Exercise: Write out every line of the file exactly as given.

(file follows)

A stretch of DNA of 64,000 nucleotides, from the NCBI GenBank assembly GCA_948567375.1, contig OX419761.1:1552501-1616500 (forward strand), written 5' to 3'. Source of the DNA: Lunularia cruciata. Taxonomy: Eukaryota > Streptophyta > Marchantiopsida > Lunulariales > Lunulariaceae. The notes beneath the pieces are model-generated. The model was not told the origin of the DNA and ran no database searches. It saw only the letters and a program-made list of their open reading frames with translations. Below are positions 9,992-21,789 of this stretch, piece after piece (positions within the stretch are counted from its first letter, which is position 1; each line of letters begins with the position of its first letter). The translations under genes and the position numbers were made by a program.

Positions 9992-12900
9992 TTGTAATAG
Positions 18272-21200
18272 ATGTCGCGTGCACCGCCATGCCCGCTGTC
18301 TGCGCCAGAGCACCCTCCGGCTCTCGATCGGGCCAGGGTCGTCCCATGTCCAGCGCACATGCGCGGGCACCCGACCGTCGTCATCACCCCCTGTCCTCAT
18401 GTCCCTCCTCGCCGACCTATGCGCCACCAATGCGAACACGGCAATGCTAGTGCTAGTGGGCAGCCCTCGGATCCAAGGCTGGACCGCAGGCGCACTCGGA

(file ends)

A stretch of DNA of 64,000 nucleotides, from the NCBI GenBank assembly GCA_948567375.1, contig OX419761.1:1552501-1616500 (forward strand), written 5' to 3'. Source of the DNA: Lunularia cruciata. Taxonomy: Eukaryota > Streptophyta > Marchantiopsida > Lunulariales > Lunulariaceae. The notes beneath the pieces are model-generated. The model was not told the origin of the DNA and ran no database searches. It saw only the letters and a program-made list of their open reading frames with translations. Below are positions 9,992-21,789 of this stretch, piece after piece (positions within the stretch are counted from its first letter, which is position 1; each line of letters begins with the position of its first letter). The translations under genes and the position numbers were made by a program.

Positions 9992-12900
9992 TTGTAATAG
Positions 18272-21200
18272 ATGTCGCGTGCACCGCCATGCCCGCTGTC
18301 TGCGCCAGAGCACCCTCCGGCTCTCGATCGGGCCAGGGTCGTCCCATGTCCAGCGCACATGCGCGGGCACCCGACCGTCGTCATCACCCCCTGTCCTCAT
18401 GTCCCTCCTCGCCGACCTATGCGCCACCAATGCGAACACGGCAATGCTAGTGCTAGTGGGCAGCCCTCGGATCCAAGGCTGGACCGCAGGCGCACTCGGA